If you're a fan of Open Road Summer and When We Collided, I've got an exciting reveal for you. You can check out the cover for Emery Lord's new book, The Names They Gave Us, right here on Bustle! The YA novel doesn't roll into a bookstore near you until next spring, but I've got all the details that are sure to pique your interest and leave you wanting more.
Emery Lord's new book centers on Lucy: a young Bible camp counselor with a pretty much perfect life. She has a wonderful boyfriend, a loving family, and a great summer job. But when her mother's cancer rebounds, her boyfriend wants a break, and her employer sends her to work at a camp for "troubled" kids, Lucy finds herself questioning everything she believes about God and the nature of life. And just as she manages to find some comfort in her new normal, family secrets emerge that threaten all Lucy knows to be true.
Here's what Lord has to say about The Names They Gave Us:
I wrote this book because I think a lot about nomenclature — the names we assign to things and people, and the names we take on as we go. That immediately led to daughterhood for me, as parents are often the people who assign given names and earliest nicknames. I've always wanted to write a camp setting and try to capture what it feels like to fall in love with your first work family. And, frankly, the idea of writing a religious protagonist who is confronting her doubt head-on felt intimidating and complicated and personal, and that is my favorite kind of writing. Together, that made for a girl named Lucy Esther Hansson who is facing her mom's cancer and falling in love beneath the trees and finding grace in people she didn't expect.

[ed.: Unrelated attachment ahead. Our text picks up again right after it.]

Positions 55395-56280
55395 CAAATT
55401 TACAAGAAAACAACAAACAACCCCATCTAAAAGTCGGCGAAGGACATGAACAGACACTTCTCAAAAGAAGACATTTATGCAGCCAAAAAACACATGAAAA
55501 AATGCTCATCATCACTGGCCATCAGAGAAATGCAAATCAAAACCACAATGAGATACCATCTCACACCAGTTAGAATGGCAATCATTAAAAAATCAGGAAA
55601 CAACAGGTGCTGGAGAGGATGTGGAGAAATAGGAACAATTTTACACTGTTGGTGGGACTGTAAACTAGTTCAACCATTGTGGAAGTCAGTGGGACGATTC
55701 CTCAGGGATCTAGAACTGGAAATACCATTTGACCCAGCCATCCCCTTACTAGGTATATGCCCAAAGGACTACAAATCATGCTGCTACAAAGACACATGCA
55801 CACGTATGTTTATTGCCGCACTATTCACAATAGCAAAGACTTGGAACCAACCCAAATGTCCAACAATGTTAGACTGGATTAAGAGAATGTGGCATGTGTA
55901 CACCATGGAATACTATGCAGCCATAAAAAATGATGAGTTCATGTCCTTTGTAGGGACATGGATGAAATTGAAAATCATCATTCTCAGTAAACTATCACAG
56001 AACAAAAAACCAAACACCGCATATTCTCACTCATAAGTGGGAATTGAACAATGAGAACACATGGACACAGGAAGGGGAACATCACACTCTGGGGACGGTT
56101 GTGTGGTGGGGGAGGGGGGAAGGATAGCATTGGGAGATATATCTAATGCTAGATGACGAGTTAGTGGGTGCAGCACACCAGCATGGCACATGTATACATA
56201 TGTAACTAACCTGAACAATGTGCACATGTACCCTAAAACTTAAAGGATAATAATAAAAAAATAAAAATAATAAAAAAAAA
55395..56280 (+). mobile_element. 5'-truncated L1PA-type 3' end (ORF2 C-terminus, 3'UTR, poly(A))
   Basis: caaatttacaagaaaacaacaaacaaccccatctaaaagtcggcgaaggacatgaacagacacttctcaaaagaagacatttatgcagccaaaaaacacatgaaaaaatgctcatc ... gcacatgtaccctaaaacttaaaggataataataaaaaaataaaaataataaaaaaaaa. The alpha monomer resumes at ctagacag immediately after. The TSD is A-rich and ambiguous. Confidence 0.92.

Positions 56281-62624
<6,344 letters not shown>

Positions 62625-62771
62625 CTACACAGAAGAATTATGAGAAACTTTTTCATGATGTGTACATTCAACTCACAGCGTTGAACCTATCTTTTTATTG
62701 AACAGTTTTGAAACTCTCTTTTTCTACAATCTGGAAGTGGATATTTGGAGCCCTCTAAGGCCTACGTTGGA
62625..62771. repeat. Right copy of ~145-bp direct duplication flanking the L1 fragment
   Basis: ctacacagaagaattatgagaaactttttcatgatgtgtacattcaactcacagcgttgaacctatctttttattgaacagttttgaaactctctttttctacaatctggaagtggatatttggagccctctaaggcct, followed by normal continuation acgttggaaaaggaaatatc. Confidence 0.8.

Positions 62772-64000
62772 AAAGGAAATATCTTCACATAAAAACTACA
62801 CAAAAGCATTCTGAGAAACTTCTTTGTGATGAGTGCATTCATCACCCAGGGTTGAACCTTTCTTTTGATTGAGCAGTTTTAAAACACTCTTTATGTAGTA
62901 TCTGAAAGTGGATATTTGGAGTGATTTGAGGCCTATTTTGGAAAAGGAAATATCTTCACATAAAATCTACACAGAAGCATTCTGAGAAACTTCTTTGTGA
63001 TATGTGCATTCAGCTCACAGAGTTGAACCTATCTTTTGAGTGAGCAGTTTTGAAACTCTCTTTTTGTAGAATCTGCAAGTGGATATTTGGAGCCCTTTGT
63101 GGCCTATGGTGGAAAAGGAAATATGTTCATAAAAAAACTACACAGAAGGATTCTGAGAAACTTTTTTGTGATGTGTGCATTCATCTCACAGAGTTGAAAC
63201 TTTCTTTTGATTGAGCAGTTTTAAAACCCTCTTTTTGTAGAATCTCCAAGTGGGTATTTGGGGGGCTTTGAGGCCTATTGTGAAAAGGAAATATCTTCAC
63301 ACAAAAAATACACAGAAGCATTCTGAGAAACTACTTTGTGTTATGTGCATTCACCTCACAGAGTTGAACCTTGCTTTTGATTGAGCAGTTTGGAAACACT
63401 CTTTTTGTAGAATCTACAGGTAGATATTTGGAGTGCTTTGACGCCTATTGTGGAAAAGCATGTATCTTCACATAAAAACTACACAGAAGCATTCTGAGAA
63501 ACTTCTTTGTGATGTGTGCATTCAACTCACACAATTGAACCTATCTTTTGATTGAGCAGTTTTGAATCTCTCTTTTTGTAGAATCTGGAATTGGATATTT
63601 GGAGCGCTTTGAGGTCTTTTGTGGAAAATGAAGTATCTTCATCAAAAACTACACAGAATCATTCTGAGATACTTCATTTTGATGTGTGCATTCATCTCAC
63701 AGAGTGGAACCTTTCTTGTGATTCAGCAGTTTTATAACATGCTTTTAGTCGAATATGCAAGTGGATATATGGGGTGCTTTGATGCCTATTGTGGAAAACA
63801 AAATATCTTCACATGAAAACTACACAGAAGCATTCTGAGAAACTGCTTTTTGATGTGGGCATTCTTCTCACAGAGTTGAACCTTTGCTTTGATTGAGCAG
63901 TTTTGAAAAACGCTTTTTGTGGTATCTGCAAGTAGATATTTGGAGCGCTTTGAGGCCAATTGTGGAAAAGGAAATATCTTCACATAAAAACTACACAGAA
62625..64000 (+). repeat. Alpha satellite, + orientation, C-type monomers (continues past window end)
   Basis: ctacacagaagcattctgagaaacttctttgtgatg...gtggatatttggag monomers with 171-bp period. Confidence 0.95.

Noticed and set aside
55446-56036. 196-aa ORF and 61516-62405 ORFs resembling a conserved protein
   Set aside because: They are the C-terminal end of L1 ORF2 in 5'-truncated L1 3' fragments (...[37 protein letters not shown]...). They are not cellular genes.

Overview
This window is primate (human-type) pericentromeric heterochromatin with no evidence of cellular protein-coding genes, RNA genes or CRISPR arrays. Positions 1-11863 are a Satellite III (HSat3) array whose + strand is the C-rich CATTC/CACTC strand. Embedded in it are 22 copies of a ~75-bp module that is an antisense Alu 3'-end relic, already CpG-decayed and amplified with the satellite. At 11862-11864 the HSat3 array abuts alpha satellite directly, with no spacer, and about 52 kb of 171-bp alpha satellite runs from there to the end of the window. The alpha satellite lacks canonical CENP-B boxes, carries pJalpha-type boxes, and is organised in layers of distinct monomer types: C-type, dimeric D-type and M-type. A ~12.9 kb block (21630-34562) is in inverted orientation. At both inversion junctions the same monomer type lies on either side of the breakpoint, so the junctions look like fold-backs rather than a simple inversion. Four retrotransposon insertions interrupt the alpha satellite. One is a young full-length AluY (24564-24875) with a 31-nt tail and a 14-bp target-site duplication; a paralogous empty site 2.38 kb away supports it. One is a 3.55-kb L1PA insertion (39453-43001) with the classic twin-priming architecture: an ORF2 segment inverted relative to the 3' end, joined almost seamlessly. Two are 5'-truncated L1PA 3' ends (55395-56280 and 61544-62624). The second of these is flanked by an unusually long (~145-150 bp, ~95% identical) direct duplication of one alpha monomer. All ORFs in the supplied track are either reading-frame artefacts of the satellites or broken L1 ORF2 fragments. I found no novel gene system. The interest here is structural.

The Names They Gave Us isn't the first time Lord has tackled a difficult and controversial subject. One of the protagonists of her most recent novel, When We Collided, has bipolar disorder. The mis-characterization of people with mental illness — and the attention that that ignorance gave to her book — bothered Lord, who writes:
I’m just enormously tired of people with mental illness being portrayed as zany side characters, villains, tragedies. We’re protagonists — good ones. We love hugely, fight back fiercely, feel deeply. We have complex, dynamic, individual lives. ... This is the story of so, so many people I love, and I am going to tell that story — the story that a mental health diagnosis is not a destination you are stuck in but a journey with agency, with companions — starting now.
Pick up Emery Lord's new book, The Names They Gave Us, from your favorite bookstore on May 16, 2017.
Images: Courtesy of Bloomsbury